Motorist fined for throwing cigarette out of window

A LITTERBUG is picking up a �495 bill for throwing a cigarette out of his car window - because his ashtray was full of change.

Russell Claydon

A LITTERBUG is picking up a �495 bill for throwing a cigarette out of his car window - because his ashtray was full of change.

Phillip Clark, of Priory Walk, Sudbury, was taken to court by Babergh District Council after failing to pay a fine in relation to the incident, which was witnessed by a town warden.

Magistrates in Bury St Edmunds on Thursday fined Clark �150 and ordered him to pay costs of �330 plus a standard victim surcharge of �15.

The court heard how a Sudbury Town Council warden saw him lobbing the cigarette out of his car while waiting at the lights on King Street in Sudbury on May 20.

When questioned about the incident by Babergh's environmental protection team Clark admitted throwing the cigarette out of his window as his car ashtray was full of change.

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He was offered the opportunity of paying a Fixed Penalty Notice fine of �80 - reduced to �60 if paid within ten days - as an alternative to prosecution. But he failed to pay it, despite several reminders from the council.

As a result the case was taken to St Edmundsbury Magistrates' Court where Clark pleaded guilty by post.

After the case Joanna Hart, environmental protection officer at Babergh, said: “While this may initially seem a trivial matter to some, it costs Babergh taxpayers nearly �80,000 a year to clean Sudbury town centre.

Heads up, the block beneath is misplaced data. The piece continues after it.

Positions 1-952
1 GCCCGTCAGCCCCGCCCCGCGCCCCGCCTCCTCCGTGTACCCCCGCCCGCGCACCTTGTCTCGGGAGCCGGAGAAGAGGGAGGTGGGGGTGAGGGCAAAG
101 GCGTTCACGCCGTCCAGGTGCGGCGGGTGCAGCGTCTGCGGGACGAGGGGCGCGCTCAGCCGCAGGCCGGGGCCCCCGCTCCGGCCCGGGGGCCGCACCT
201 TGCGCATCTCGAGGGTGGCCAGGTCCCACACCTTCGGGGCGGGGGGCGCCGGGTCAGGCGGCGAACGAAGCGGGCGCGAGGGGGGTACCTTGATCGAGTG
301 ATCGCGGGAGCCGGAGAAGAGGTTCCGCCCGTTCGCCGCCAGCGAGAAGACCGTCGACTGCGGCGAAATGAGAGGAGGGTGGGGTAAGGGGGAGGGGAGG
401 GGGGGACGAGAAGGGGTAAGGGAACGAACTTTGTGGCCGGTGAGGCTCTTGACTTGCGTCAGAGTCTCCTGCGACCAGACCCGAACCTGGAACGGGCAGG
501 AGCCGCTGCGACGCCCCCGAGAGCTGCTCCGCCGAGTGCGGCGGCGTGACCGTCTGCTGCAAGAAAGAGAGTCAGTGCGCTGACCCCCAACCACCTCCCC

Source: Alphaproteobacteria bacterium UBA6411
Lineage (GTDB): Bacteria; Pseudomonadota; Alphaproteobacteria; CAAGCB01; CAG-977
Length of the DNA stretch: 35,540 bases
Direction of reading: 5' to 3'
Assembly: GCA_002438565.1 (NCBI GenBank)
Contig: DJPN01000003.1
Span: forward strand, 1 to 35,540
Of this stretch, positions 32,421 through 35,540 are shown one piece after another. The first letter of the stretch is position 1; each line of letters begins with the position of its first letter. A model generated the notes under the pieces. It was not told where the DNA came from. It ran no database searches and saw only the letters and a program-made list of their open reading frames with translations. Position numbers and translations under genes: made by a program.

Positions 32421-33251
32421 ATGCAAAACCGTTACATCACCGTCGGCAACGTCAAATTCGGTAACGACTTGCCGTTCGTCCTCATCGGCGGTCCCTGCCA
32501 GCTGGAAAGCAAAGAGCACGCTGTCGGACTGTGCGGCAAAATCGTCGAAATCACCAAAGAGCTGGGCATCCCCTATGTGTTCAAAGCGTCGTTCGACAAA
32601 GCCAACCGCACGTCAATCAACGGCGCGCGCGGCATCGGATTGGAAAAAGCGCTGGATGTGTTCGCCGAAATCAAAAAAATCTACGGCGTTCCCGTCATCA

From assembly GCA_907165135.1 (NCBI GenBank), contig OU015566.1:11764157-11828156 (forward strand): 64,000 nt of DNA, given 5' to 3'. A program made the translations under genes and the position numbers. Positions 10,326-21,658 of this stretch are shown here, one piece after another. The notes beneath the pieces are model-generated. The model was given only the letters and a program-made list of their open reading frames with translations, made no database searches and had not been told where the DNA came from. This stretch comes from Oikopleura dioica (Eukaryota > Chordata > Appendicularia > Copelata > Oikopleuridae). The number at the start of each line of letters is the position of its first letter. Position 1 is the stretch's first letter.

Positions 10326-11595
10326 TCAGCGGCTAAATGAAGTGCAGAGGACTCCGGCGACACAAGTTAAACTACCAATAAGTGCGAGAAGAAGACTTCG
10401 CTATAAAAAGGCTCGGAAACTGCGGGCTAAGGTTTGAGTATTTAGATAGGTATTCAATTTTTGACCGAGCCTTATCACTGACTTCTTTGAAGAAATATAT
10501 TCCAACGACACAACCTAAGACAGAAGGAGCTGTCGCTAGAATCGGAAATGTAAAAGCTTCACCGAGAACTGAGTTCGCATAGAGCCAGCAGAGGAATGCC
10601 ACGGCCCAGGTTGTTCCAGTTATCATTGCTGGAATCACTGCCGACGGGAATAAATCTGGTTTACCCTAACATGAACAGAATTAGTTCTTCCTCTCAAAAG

“It's a particular shame in this instance as Mr Clark was within easy reach of an ashtray in his car but chose not to use it.

“Babergh welcomes the fact that magistrates reflected the seriousness of the offence in the amount of fine and charges given to Mr Clark.”

Smoking-related litter is the most commonly found litter on UK streets and makes up more than 40% of all litter dropped in the country.

In 2008, Babergh joined up with Sudbury Town Council to spend approximately �10,000 on installing 22 new litter bins - all fitted with cigarette ashtrays - in the town centre.

“It is unfortunate a minority of people seem to have little respect for the town in which they live and work in,” added Joanna Hart. “So it is important they understand that dropping litter is an offence and that Babergh is prepared to take incidents like this to court if necessary.”

A spokeswoman for Babergh said the money raised from their fixed penalties goes directly back into ensuring streets are kept clean.

“Babergh officers work closely with Sudbury town wardens to keep an eye out for litterers, and periodically patrol Sudbury town centre to conduct similar campaigns against litterers, as well as at other 'hotspots' in the district,” she said.